After that terrible night the scenery began to change for the better, and they neared the Falls of Rauros and left the Wilderland behind. Here the heavy air of grimness lifted from the Company a little, Aragorn being especially gladdened by the sight of the Argonath and Tol Brandir.
On the evening of their tenth day they encamped at Parth Galen, where the constant, dull roar of the falls filled their ears. ‘We will rest here,’ said Aragorn and then looked to Frodo. ‘Then we shall decide which course the Ring will take.’
The Company were exhausted and had little difficulty finding sleep that night. Only Aragorn seemed uneasy and took first watch. No enemies disturbed their rest.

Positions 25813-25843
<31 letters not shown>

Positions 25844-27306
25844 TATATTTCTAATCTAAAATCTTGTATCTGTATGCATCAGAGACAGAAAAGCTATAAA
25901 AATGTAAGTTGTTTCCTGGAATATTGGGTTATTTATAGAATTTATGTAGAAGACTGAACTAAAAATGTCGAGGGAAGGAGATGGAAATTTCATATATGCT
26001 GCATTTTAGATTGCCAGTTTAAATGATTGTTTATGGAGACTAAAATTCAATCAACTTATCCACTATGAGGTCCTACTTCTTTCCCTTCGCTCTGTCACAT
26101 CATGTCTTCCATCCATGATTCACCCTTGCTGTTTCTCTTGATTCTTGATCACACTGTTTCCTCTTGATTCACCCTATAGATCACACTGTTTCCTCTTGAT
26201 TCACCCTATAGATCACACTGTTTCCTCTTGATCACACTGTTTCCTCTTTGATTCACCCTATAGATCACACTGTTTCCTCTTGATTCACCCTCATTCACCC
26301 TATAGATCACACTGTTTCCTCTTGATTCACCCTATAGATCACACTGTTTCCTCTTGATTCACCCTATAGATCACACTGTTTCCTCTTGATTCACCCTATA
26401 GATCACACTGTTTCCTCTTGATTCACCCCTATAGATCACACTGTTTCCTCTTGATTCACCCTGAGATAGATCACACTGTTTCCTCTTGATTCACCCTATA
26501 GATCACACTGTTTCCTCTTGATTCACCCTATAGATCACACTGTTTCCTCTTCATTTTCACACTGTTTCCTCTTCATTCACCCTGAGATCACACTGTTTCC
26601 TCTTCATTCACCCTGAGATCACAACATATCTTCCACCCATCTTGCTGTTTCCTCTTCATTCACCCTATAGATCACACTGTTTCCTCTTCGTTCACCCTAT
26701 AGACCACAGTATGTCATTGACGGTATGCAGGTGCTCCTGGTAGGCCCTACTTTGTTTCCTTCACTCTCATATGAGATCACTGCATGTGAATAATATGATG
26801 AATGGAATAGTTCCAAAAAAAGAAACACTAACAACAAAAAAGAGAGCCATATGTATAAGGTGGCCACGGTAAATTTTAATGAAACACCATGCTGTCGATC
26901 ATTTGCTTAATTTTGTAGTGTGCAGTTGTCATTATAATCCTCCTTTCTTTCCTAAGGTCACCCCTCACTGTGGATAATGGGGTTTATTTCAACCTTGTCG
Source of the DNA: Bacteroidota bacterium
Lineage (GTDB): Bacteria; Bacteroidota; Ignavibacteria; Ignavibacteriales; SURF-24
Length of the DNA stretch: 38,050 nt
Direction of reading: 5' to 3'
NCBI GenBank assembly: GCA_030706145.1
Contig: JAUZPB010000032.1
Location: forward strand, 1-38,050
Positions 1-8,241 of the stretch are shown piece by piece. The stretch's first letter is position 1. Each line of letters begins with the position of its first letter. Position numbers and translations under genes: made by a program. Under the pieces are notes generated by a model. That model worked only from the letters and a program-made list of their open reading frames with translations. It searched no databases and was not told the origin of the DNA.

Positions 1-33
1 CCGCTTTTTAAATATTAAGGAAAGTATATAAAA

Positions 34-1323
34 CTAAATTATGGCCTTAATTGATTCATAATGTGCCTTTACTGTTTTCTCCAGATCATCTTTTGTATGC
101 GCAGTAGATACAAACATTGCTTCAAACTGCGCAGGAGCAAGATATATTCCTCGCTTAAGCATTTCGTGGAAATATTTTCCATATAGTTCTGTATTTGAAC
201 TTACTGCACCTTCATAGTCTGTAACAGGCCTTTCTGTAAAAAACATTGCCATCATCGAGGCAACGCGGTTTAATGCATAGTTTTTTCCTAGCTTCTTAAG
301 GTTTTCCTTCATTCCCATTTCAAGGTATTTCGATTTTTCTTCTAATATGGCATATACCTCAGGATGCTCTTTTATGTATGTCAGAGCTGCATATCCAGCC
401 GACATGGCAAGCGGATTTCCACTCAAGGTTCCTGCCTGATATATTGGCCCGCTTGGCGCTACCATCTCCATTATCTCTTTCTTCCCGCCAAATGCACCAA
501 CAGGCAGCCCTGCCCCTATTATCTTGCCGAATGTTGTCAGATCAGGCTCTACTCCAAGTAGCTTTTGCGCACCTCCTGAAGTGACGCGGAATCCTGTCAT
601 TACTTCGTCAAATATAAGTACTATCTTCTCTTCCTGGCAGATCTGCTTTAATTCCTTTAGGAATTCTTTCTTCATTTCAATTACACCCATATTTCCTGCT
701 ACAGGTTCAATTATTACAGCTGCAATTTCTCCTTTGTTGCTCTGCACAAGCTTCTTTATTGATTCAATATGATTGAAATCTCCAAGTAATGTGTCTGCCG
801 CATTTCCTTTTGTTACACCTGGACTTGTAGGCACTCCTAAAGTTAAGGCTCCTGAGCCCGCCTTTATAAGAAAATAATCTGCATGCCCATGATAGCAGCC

The next morning Frodo said he would like an hour alone to make his decision. ‘I need a quiet place to think,’ he insisted gently.
‘So be it,’ said Aragorn. ‘Take as long as you need. But do not stray far.’
The Fellowship watched as the hobbit disappeared into the trees, but none so earnestly as Boromir. Only Legolas was aware of the man’s hungry gaze, and it sent coldness down his spine.
Gimli stretched loudly. ‘Ach, dwarves are no boatmen!’ he complained. ‘My legs are stiff as wood and my arms as limp as a wet rope! What I need now is a warm fire and a good breakfast.’
Merry and Pippin, likewise sore from many days on the river, agreed with no less volume.
‘I believe we could all do with food and fire,’ Aragorn said, ‘even Legolas.’
The Elf smiled obligingly.
Boromir stood to his feet. ‘Well, then,’ he said, ‘I will go and collect more fuel. There is naught but soggy kindling to be found on this shore.’
Another sensation of warning flooded through Legolas, and for a brief moment he managed to meet the shaded, cunning eyes of the man of Gondor before he turned away toward the wood.